There is nothing new about the Whim Creek copper mine in Western Australia’s north, but there are three reasons for investors to take a fresh look at an old mine under new management, which is also backed by a global mining giant and armed with a unique value-creating processing technology.
First copper was mined in the area, which lies roughly halfway between Port Hedland and Karratha, more than 120 years ago, and after repeated ownership changes, control now rests with a relatively new ASX-listed company, Anax Metals (ASX: ANX).
Thinly traded and with a stock-market value of $26 million Anax is a genuine small cap, but it’s also a business with two very interesting corporate friends – the South African born but London-based, Anglo American, and Venturex Resources (ASX: VXR), the new corporate interest of Bill Beament, the man who built Northern Star (ASX: NST) into an Australian gold leader.
And then there’s the location of Anax’s Whim Creek tenements which adjoin the rapidly expanding Mallina gold project of De Grey Mining (ASX: DEG).
There’s also Anax’s technology which is being tested on ore extracted from two of the old mines now under its control, Whim Creek itself, and the nearby Mons Cupri.
X-Ray Transmission Sorting
What Anax is trialling, with encouraging results so far in a proof-of-concept process, is an ore sorting system which has its roots in waste recycling and diamond mining with the essential benefit being that it separates strongly mineralised material from low-grade rocks using X-Ray Transmission sorting (XRT).
An example of what XRT can achieve is the upgrading of a sample of ore from Mons Cupri, which assayed 3.45% copper at the start of the process, emerging at 6.15% copper – with a similar doubling effect on gold, zinc and lead found in the ore.
The technology, developed by Norwegian-based Tomra was originally used to help sort industrial waste using sensors to identify metals travelling on a conveyor belt with pinpoint blasts of compressed air separating different materials.
Diamond miners use the technology because diamonds fluoresce under X-Rays which makes them easy for a computer-controlled sensor to identify and flick them off a conveyor belt with a jet of air.
It works on Whim Creek copper and zinc ore because the X-Ray technology is able to identify denser ore with a high specific gravity from less dense and therefore less mineralised material.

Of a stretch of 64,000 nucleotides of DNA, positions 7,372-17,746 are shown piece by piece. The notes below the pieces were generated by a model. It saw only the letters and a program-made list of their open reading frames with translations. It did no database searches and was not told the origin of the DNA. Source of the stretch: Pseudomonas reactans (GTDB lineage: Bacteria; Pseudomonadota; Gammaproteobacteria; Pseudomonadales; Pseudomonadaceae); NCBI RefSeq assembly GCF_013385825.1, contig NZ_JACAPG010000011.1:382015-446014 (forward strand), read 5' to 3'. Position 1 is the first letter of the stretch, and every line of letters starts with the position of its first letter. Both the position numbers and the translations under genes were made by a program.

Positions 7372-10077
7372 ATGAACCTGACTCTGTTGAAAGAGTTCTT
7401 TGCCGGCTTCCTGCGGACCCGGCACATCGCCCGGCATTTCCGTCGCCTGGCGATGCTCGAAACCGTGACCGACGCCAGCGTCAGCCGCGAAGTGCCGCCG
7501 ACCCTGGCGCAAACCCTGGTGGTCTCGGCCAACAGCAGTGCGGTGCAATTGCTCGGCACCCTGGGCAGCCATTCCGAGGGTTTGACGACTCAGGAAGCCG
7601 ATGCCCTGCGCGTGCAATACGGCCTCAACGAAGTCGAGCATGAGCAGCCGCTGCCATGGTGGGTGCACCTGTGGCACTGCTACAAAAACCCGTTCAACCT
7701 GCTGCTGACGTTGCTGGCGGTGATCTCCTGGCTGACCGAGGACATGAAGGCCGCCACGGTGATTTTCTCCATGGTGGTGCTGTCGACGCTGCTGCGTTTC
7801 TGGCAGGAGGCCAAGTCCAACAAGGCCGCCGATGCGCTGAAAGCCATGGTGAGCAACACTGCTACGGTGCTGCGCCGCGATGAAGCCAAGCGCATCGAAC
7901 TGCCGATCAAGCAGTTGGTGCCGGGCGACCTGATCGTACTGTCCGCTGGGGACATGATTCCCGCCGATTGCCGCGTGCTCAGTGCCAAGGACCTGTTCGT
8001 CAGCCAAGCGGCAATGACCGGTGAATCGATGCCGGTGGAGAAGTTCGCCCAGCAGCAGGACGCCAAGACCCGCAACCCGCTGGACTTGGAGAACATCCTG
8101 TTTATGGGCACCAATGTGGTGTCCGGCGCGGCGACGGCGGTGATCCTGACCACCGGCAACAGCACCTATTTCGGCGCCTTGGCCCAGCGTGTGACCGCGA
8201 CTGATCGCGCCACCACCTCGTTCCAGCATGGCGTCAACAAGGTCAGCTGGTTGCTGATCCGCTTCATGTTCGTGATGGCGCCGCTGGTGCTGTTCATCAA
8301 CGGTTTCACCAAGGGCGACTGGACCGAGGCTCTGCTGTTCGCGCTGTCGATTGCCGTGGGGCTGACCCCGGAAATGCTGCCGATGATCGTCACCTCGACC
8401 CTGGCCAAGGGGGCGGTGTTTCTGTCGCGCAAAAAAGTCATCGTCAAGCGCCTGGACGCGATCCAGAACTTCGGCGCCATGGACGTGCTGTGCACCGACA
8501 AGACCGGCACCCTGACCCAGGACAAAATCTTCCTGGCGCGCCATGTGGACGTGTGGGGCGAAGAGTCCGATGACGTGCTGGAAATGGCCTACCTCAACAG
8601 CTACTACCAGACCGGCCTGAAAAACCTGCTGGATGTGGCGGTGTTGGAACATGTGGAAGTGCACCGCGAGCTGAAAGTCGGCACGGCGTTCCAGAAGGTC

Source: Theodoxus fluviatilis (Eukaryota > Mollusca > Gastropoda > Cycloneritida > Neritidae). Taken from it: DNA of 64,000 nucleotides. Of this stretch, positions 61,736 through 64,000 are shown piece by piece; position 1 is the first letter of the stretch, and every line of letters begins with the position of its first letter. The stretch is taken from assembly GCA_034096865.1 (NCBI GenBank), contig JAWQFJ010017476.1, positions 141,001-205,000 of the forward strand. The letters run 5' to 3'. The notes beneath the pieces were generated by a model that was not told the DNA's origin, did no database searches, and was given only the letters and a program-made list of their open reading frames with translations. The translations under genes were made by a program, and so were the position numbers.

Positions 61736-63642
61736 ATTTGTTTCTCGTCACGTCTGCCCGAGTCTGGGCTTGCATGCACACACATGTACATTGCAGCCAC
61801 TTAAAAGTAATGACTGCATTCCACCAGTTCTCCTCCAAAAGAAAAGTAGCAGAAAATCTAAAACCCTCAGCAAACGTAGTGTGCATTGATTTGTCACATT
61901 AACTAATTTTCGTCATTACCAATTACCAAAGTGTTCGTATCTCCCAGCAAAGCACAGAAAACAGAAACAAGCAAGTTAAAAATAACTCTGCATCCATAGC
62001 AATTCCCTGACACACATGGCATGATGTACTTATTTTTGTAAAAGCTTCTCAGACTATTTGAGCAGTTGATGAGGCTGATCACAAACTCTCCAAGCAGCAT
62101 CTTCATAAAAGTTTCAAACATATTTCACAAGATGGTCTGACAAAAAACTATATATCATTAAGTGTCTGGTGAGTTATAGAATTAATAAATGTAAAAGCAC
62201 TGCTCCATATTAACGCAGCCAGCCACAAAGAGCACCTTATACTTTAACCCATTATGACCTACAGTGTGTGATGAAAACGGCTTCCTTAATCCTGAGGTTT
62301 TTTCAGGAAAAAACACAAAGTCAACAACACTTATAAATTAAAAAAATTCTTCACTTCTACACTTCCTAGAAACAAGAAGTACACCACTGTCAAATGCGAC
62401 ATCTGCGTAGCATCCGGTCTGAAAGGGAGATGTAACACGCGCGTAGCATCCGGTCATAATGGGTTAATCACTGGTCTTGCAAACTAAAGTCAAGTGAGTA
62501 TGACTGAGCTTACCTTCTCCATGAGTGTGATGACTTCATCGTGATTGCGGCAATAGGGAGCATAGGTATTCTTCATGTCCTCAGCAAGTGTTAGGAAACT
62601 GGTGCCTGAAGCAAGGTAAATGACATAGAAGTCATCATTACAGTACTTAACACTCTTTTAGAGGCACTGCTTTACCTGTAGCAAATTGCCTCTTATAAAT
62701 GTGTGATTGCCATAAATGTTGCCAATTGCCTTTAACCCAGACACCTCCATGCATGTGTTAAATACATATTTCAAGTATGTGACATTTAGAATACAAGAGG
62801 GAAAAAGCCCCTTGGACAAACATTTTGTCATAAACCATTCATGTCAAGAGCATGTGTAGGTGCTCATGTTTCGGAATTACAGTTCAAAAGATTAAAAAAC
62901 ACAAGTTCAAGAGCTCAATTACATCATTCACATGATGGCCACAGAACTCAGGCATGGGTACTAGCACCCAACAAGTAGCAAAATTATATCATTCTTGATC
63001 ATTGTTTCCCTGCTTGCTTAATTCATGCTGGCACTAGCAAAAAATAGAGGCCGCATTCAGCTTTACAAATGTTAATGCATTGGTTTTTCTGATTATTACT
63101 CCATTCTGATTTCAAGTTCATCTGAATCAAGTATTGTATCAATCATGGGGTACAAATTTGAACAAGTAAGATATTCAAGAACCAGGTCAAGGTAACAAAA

Anax managing director Geoff Laing said that potential doubling of the ore grade before more conventional processing would have significant financial benefits to the redevelopment of Whim Creek.
“We envisage a simple, low cost, operation based on mining, crushing, sorting and leaching on an existing pad installed by one of the previous owners of the project, Straits Resources,” Laing said.
“We can see a clear path to production because the project is amenable to open pit mining at Mons Cupri and Whim Creek, and underground mining at Salt Creek.”
Exploration should expand the resources under Anax’s control with total copper ore currently measured at 8.25 million tonnes grading 1.03% copper, while the zinc-rich material totals 1.275Mt at 6.63% zinc.
Those resource estimates predate recent drilling at Mons Cupri designed to obtain ore sorting and metallurgical samples with best results that included 42m at 2.34% copper from a depth of 43m, and 11m at 5.01% zinc from 32m.
Useful as a starter project for a company the size of Anax, Whim Creek is not big enough for Venturex, which Beament wants to grow into a significant copper producer, which is why he engineered a sell down that sees Anax hold 80% of a joint venture covering the project area, and Venturex retaining a 20% stake.
Anglo American lured by WA copper
Anglo American enters the picture as a business keen to get in on the ground floor of a copper revival in a region of Australian showing potential after decades of dominance by iron ore producers.
The re-awakening of the Pilbara as a source of base metals (copper and zinc) and precious metals (gold and silver) is one of the more significant recent developments in Australian mining.
While Anglo American is not a newcomer to the region having tried (and failed) to master the complex geology of the Blue Spec goldmine in the 1980s the lure of copper as a metal in strong and growing demand has attracted it to Anax and the Whim Creek region.
A multi-staged deal has seen Anglo American inject an initial US$2 million into Anax in exchange for a 1% net smelter return and agree to a project funding package of up to US$20 million and an offtake agreement for future Whim Creek production.
Anax’s growth strategy
Laing said Anax was working on a two-phase growth strategy with one phase of the work focused on a mining re-start after upgrading existing plant and equipment left by Straits when it sold the project to Venturex in 2009 – a time when copper was selling for around US$2.50 a pound, well below its current US$4.22/lb.
The second part of the growth strategy is to expand exploration across the company’s tenements in the region with a focus on gold potential.
After raising $4.7 million in March through a share issue priced of $0.068, Anax has sufficient cash in hand to move ahead with its growth plans, though it is a company yet to attract the attention of investors having suffered a price slide from $0.11 to $0.072 over the past month.
Redeveloping old mines is always a high-risk strategy, but what Anax has going for it is a ground position close to one of Australia’s best recent gold discoveries (De Grey’s Mallina project), a copper resource in the ground, and two well-connected associates in Anglo American and Venturex.